The group, led by campaigner Max Schrems, filed complaints with data protection watchdogs in Germany and Spain alleging that the tracking tool illegally enabled the $2 trillion US tech giant to store users' data without their consent.
Noyb in May also took aim at Google in a complaint, accusing the USA tech giant of tracking users of Android phones through a unique ID that allowed the firm and third parties to monitor people's behavior.
Rossetti said the group's aim was not to see Apple fined but instead to ban the IDFA tracker for iPhone users across Europe. At the same time, the initial storage of the IDFA and Apple's use of it will continue without prior user consent.
Noyb was started by privacy activist Max Schrems, who in July won a landmark case against Facebook. The specific complaints have not been published, and neither Apple nor the two authorities have commented.
The complaints come as Apple is preparing to roll out new IDFA opt-in rules, which were initially scheduled to take effect with release of iOS 14 this fall, but were ultimately delayed until 2021.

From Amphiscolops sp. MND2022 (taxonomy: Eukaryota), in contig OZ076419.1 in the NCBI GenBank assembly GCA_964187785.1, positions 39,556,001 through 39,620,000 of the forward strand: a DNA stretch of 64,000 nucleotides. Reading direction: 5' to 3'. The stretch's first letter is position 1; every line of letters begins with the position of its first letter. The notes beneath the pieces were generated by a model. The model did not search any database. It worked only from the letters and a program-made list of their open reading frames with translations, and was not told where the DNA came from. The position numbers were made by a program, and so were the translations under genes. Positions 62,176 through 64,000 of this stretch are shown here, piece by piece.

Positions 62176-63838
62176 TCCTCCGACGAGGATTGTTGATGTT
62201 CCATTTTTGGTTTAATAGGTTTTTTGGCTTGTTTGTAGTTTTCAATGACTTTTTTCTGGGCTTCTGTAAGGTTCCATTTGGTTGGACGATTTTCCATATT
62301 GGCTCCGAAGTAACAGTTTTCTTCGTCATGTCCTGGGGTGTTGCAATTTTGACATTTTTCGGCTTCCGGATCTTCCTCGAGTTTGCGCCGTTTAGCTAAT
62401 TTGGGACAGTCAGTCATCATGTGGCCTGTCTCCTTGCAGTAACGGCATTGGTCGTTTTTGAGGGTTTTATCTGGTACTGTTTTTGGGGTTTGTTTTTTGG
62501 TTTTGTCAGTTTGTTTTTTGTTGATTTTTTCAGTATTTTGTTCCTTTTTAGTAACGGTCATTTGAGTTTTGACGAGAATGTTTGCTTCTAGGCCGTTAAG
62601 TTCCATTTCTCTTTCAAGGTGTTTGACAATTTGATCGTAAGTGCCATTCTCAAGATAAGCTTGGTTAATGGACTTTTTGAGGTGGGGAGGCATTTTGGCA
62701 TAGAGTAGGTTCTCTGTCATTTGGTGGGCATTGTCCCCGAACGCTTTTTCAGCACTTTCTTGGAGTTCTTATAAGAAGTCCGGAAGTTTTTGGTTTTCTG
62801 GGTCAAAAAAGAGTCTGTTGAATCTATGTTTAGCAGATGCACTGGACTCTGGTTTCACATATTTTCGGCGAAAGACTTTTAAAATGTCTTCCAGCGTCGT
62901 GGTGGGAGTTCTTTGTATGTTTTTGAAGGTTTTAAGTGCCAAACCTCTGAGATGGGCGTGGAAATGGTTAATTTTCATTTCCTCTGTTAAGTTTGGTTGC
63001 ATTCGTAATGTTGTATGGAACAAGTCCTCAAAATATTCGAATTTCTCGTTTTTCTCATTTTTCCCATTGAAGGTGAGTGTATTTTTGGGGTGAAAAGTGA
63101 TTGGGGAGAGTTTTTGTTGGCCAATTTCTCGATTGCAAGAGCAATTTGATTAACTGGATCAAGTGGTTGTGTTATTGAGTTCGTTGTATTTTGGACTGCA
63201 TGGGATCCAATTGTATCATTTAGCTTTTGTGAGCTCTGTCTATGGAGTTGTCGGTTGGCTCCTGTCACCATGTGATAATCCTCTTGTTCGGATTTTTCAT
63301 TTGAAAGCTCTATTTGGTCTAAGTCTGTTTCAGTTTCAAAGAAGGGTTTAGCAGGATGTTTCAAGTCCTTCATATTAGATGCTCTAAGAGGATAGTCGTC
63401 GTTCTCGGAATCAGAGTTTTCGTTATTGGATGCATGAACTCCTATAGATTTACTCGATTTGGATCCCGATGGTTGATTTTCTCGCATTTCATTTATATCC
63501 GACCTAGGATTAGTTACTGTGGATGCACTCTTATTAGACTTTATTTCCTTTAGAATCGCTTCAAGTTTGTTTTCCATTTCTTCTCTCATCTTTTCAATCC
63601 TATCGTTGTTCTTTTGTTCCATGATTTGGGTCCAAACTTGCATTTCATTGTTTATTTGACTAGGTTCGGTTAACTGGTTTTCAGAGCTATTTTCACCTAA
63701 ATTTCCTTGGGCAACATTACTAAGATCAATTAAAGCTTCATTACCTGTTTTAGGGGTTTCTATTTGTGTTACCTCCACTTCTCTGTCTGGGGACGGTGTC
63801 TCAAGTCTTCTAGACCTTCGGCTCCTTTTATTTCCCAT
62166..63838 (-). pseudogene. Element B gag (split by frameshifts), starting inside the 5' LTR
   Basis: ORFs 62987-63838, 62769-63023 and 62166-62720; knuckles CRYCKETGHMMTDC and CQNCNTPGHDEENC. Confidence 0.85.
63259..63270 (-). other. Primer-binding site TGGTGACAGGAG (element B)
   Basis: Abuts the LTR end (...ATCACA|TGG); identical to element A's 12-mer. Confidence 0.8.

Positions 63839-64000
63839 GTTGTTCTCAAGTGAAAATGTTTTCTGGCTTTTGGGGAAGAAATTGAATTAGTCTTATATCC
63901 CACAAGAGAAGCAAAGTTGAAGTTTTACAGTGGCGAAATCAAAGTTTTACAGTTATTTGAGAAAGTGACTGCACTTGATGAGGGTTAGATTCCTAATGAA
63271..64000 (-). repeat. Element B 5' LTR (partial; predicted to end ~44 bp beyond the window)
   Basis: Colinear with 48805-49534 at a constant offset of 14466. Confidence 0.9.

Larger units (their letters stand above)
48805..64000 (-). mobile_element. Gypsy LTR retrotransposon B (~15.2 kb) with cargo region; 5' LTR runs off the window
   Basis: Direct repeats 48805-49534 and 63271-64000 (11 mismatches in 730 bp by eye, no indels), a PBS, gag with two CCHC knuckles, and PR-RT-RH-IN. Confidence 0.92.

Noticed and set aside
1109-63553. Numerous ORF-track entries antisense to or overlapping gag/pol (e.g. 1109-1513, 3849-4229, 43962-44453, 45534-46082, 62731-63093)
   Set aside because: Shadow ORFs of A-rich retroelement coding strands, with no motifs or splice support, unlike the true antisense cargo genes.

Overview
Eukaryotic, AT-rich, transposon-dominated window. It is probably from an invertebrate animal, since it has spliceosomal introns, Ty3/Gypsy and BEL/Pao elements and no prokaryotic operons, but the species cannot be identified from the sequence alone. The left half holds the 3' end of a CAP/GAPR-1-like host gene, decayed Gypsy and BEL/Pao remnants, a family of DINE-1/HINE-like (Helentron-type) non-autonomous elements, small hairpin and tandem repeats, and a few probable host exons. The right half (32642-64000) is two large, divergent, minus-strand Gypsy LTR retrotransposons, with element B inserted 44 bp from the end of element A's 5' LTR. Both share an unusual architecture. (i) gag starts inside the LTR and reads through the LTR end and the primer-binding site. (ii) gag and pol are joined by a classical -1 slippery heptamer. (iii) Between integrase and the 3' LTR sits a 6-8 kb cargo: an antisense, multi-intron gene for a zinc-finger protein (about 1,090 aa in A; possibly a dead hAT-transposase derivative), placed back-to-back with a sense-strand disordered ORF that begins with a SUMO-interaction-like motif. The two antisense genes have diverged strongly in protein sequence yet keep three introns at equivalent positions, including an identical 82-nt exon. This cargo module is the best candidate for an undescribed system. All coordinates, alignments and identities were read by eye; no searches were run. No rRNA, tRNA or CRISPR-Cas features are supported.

Today, the activist is launching legal broadsides against Apple, saying that the iPhone maker's use of IDFA, IDentifier For Advertisers, is unlawful. The crux of Schems' case is that, under European Union law, individuals must consent to this tracking, but IDFA is activated by default inside iOS. It allows the company - as well as third parties - to track the online behavior of mobile phone users. The privacy group said it is now reviewing a similar system used by Google. It emphasised that data exporters had to consider risks such as intelligence services' access to data objectively - whether they could examine information, rather than whether they were likely to. "We at Apple believe that privacy is a fundamental human right", he said in a speech in Brussels in 2018. "Smartphones are the most intimate device for most people and they must be tracker-free by default".
Schrems has a proven track record of launching privacy cases against Big Tech companies.
In its case against Apple, Noyb deliberately filed its complaints with specific countries' authorities, rather than go via the European Union, because the law it believes Apple is breaching pre-dates Europe's overarching GDPR laws. In July, the EU's top court ruled in his favor over a case he brought against Facebook in 2011, arguing the way USA companies ship European user data back to America was unlawful because of concerns over United States government surveillance.
The complaints weren't based on Europe's most notable privacy law, GDPR. "In other words, we are trying to avoid endless procedures like the ones we are facing in Ireland", he said.